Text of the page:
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Eicosapentaenoic acid and docosahexaenoic acid are omega-3 polyunsaturated fatty acids with anti-inflammatory effects. They inhibit several pathways like toll-like receptor activation, NALP-3 inflammasome assembly, neutrophil chemotaxis, prostaglandin synthesis and nucleating factor-kB activity through which monosodium urate (MSU) crystals induce inflammation.1–6 In keeping with these findings, mice fed on diet rich in omega-3 fatty acids developed less inflammation after subcutaneous injection of MSU crystals than those on standard diets.1 ,7 Thus, omega-3 fatty acids have the potential of preventing acute attacks of gout. However, the association between omega-3 fatty acid levels and frequency of gout attacks has not been examined in humans. The objective of this study was to examine if omega-3 fatty acid levels associate with frequent gout attacks.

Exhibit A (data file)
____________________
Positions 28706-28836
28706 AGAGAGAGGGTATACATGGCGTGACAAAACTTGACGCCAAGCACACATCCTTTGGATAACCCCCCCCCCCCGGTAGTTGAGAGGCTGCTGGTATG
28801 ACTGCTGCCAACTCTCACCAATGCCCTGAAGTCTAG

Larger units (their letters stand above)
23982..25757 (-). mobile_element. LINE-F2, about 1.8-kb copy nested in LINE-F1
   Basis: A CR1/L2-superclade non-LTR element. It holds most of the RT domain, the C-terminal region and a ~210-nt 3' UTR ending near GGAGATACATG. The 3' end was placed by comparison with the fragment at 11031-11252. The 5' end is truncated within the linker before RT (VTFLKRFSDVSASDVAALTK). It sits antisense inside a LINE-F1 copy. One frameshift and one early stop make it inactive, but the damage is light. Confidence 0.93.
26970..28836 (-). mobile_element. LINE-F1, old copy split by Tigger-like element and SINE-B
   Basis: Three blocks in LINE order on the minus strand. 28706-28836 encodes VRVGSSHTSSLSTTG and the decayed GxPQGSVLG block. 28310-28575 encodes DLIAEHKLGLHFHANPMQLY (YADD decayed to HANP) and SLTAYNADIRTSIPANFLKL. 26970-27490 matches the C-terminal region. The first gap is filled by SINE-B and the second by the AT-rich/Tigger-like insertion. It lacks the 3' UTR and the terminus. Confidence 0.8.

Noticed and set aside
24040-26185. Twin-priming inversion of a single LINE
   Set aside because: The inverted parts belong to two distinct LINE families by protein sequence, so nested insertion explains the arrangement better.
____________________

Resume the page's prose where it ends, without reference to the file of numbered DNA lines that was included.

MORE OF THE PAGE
Contributors AA, AMV and MD conceived the study. AA performed the data analysis. AA, AMV and MD critically appraised the manuscript and approved the final version.
Competing interests None declared.
Patient consent Obtained.
Ethics approval Nottinghamshire Research Ethics Committee-1.
Provenance and peer review Not commissioned; externally peer reviewed.
Data sharing statement Data used in this study are held in Academic Rheumatology, University of Nottingham, UK, under the custody of MD and can be made available on request.
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